On March 6, 2018, the United States Department of Labor’s Wage and Hour Division (“WHD”) announced a new, voluntary audit program aimed at improving employers’ compliance with overtime and minimum wage requirements. The program is called the Payroll Audit Independent Determination (“PAID”) program. Here is a link to the DOL’s question-and-answer sheet on PAID: Coming Soon: PAID
At this point, details on the program are scarce. It will be a pilot program for six months, after which WHD will evaluate its effectiveness. All employers covered by the Fair Labor Standards Act (“FLSA”) will be eligible to participate. Employers will self-audit their compensation practices and identify potentially non-compliant wage practices. They will then identify the potential violations to WHD. Potentially, employers can benefit from this program because WHD will not require them to pay liquidated damages or civil monetary penalties for any voluntarily-disclosed violations.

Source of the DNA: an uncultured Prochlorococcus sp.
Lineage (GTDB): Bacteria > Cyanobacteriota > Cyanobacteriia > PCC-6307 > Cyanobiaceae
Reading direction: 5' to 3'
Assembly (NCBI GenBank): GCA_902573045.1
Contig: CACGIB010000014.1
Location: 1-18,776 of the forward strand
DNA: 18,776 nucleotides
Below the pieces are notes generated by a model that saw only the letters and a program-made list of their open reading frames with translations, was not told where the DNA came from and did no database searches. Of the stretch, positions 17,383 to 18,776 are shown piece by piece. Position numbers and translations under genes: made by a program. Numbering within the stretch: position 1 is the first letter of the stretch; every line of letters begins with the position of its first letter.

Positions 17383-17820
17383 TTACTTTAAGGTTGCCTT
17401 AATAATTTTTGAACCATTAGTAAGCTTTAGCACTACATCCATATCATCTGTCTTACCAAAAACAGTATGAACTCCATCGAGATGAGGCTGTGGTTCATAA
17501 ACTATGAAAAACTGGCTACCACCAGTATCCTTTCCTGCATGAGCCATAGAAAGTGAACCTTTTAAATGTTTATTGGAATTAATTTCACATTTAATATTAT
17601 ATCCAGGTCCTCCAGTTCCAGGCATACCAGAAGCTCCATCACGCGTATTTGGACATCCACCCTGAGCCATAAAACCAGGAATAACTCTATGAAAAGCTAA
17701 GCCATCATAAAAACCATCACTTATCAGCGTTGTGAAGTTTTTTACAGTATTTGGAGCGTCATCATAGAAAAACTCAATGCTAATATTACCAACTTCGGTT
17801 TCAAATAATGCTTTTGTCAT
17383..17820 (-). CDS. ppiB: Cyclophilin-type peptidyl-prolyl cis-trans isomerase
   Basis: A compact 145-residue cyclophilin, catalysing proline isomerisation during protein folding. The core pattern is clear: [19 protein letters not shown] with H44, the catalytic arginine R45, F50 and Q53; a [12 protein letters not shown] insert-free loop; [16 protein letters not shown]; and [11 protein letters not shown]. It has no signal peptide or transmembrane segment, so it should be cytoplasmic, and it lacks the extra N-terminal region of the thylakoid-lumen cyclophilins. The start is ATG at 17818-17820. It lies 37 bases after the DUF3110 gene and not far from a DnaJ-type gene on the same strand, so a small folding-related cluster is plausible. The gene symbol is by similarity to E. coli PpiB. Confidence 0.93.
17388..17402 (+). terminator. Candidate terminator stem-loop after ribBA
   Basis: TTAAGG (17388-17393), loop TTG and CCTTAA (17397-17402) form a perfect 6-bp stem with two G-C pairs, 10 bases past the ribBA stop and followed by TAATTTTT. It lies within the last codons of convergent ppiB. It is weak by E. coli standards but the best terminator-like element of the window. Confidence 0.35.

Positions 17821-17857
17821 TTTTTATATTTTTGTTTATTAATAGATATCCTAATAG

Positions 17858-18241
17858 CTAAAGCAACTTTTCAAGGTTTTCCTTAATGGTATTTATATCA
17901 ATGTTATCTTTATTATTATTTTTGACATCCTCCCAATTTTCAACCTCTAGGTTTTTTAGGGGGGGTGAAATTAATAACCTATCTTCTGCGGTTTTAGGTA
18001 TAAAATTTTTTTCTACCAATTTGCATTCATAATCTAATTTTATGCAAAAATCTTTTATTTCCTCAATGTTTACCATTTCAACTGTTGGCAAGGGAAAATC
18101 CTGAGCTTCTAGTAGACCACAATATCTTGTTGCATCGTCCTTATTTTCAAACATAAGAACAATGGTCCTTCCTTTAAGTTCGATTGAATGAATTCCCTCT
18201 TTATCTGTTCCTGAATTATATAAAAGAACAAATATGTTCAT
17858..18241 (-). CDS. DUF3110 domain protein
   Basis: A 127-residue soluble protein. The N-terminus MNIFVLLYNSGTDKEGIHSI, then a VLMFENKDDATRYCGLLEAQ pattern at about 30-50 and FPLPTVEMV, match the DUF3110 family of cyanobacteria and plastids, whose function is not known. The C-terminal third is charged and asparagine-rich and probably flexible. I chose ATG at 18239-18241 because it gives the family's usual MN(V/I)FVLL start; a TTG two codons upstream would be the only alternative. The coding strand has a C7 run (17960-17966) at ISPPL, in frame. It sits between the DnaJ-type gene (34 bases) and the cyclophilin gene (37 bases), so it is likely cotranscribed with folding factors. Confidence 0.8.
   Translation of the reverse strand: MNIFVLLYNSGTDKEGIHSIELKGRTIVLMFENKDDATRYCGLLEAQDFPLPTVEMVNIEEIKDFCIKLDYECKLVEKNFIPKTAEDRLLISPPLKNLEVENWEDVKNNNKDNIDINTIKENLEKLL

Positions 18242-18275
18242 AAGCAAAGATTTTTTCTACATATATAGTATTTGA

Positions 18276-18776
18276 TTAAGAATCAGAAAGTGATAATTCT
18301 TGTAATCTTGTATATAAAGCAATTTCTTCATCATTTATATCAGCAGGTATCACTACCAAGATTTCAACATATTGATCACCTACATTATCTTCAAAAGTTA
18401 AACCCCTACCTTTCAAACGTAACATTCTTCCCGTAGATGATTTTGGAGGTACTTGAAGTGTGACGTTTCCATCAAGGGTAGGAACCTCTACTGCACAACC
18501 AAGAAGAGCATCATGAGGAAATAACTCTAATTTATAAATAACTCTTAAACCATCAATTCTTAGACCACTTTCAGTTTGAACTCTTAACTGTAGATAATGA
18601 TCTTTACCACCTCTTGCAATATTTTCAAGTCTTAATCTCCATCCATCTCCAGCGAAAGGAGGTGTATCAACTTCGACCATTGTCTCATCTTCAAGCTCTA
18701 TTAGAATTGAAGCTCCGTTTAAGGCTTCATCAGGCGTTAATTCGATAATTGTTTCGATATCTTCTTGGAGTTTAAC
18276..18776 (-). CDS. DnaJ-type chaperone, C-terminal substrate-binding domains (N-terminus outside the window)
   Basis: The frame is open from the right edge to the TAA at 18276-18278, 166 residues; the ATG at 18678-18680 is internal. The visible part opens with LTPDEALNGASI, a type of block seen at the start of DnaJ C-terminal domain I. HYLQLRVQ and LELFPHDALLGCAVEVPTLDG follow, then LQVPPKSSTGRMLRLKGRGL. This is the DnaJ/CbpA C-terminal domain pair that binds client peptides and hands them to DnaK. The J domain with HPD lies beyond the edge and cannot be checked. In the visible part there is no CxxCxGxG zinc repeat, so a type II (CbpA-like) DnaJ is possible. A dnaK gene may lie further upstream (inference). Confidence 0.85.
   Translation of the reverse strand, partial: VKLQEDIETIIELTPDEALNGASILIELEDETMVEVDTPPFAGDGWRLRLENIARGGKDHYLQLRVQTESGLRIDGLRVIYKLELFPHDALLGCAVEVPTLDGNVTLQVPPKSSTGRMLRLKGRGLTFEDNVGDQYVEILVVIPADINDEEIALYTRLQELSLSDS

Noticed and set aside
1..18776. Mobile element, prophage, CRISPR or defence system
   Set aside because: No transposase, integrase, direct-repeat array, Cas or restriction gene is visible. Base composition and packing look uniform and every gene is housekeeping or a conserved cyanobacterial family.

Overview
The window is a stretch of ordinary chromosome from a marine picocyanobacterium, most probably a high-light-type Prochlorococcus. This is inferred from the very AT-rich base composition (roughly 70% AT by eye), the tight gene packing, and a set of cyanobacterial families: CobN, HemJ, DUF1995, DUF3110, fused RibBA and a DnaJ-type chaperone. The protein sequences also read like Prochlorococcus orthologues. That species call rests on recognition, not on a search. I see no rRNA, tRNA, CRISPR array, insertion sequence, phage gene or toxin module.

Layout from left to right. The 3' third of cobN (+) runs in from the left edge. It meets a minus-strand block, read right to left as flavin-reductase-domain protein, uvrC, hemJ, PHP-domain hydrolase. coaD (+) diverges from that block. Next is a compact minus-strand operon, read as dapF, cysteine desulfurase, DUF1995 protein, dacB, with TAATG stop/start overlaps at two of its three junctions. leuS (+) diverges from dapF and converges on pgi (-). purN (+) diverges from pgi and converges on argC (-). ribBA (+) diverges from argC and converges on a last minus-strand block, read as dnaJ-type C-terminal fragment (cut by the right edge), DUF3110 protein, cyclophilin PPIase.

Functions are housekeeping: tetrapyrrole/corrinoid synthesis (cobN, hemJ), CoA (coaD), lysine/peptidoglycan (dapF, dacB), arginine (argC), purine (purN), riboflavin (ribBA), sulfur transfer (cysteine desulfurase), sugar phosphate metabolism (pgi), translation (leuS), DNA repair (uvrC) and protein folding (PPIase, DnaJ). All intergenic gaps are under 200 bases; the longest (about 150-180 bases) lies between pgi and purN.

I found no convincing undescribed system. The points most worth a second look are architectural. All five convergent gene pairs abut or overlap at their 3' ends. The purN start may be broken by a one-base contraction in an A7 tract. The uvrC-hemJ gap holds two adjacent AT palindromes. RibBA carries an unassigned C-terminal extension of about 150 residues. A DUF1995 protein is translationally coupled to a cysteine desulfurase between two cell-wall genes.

WHD’s Acting Administrator, Bryan Jarrett, wrote an op-ed for The Hill discussing the new program, and it can be found here: PAID Program a Win-Win-Win. One interesting aspect of Mr. Jarrett’s op-ed is his observation that current laws prevent “employers from simply paying the wages due to conclusively settle overtime or minimum wage violations.” That statement correctly recognizes that the only way to conclusively settle an FLSA claim is through litigation and a settlement in which a Judge finds the settlement fair and reasonable for the employee. Rather than facing the issues arising from such suits, some employers simply refuse to pay money legally owed to an employee.
As with any new area of the law, the devil is in the details. I will keep an eye out for details on the PAID program as they emerge, and attempt to keep you up-to-date.